That fire was a very scary moment. It really reminded me that the university is not just a place,  it is the people, the values, and the work we do. The way that our campus pulled together through COVID,  through fire, through labor strikes, and all of the other challenges that we faced, I am extremely proud.

I think in terms of accomplishments, having campus goals is crucial. We established goals when I came, and one goal has changed over time: I arrived believing we should be more efficient and effective because we are a public institution and we are underfunded and have to stretch every dollar. But after the fire and COVID, we realized we had to also be more sustainable and resilient. So this year, when we launched Leading the Change: The UC Santa Cruz Strategic Plan effort, we mapped our committees and our charges to our goals, and really doubled down on climate-change sustainability and resilience. We are now finalizing the strategic plan and adding recommendations, with goals that we can work toward to help us achieve our big goals, with metrics to follow our progress along the way.

Climate change is here! We see it now very profoundly. I think it’s smart to have it be part of our students’ education, dealing with it in such a way that it doesn’t depress everybody. We humans brought about climate change, but we slug-strong280.pngcan bend the curve. It is not too late to act! How do we work to mitigate climate change? We are so proud that the state invested $20 million to help start our Center for Coastal Climate Resilience, which is focused on nature-based solutions to climate change. I think that solutions are important, the idea of working with nature is important, but it is equally important to engage with communities, and that’s something unique that the center does. Like we saw with COVID, which was a magnifier for inequity, climate change is as well. Those impacts will be magnifiers for inequity and the greatest harm will be on the communities that are least able to address the impacts. So we have to think together, with communities, about how we can help address climate change impacts and mitigate them. Who better to do this work than UC Santa Cruz?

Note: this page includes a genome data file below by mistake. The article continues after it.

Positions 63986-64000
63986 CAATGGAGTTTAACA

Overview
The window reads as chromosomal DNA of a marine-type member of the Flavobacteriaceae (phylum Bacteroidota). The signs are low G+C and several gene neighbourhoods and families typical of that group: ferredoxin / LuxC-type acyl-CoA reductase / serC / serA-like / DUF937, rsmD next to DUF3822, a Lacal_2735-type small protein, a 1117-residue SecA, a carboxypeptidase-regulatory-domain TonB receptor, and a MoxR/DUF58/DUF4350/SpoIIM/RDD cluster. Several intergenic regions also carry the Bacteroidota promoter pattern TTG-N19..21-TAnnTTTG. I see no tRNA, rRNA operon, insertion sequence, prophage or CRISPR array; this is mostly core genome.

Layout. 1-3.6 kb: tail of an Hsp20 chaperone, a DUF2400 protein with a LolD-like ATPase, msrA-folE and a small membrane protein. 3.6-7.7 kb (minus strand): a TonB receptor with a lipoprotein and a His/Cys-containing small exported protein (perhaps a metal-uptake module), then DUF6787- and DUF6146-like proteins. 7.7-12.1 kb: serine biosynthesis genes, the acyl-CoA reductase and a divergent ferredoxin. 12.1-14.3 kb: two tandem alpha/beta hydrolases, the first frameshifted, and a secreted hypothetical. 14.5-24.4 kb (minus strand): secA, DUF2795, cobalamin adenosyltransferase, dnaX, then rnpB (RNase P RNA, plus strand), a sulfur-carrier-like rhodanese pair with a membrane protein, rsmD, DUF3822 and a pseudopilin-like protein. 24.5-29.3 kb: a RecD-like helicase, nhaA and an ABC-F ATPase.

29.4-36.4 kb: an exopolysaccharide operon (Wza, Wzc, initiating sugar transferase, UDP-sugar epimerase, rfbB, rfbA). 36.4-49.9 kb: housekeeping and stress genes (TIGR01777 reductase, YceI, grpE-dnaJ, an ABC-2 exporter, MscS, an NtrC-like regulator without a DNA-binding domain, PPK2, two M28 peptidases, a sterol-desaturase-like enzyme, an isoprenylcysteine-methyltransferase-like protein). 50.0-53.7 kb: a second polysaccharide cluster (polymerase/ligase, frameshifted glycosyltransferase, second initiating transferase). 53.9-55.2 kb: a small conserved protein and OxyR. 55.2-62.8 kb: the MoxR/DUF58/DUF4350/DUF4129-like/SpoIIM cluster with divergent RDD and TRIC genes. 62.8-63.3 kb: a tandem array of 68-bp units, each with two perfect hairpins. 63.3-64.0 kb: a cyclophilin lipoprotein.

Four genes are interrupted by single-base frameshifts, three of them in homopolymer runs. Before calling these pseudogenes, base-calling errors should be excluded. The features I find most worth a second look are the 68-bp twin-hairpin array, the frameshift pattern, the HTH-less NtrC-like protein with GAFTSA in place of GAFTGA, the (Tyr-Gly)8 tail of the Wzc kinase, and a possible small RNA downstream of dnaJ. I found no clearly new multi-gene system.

What does Sustainability mean to you? 

An important part of sustainability is to think about the impact of our daily actions. Trying to be sustainable as a university is a lot harder because it is this big matrix of an organization. One of the things that was hard during COVID, for the few students who were living on campus, is that we had to switch to take-out packaging for dining. That was a choice we had to do to be able to continue our work. We also all got so used to ordering things online. We now need to think about other ways to do things. We have the opportunity to think about how we could become a zero-waste campus and what would that mean. Composting has now come to the city of Santa Cruz, but doing that at the scale of the university is hard. We are a small city of 25,000 people on campus nearly every day. What would composting look like for us? 

It is also important for us to find ways to actually reduce the amount of waste in the first place.
How about transportation and how we think about our own vehicles? Is it better to get an electric car, or to keep your current car? There is the whole issue of the carbon footprint just to build a new car. I see a lot of people getting electric bikes and I thought about getting one, but I am also 65, so I thought, “What if I crash on my bike?” I am not as young as I used to be. I was just walking with my daughter recently and I tripped and fell, walking. I hurt my knee so bad that I thought, “What if I crash on a bike going 30 miles an hour?” There are so many factors to think about when making these kinds of sustainability decisions.